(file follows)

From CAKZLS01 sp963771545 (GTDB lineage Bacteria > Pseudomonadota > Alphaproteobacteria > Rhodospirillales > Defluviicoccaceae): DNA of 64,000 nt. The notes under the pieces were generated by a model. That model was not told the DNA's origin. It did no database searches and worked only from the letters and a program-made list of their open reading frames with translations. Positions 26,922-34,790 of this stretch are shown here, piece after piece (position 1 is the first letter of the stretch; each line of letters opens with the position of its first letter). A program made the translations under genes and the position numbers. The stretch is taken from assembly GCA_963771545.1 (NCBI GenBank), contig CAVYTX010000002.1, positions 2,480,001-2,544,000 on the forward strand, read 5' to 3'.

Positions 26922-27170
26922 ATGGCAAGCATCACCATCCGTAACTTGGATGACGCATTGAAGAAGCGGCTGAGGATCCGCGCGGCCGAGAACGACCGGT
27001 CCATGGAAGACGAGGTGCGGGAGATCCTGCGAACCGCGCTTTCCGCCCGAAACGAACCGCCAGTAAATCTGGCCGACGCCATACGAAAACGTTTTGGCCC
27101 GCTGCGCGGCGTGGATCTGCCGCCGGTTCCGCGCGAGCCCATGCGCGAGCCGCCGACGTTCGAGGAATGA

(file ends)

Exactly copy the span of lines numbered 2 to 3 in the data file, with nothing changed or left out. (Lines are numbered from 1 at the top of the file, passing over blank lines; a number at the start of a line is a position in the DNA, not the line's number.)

Positions 26922-27170
26922 ATGGCAAGCATCACCATCCGTAACTTGGATGACGCATTGAAGAAGCGGCTGAGGATCCGCGCGGCCGAGAACGACCGGT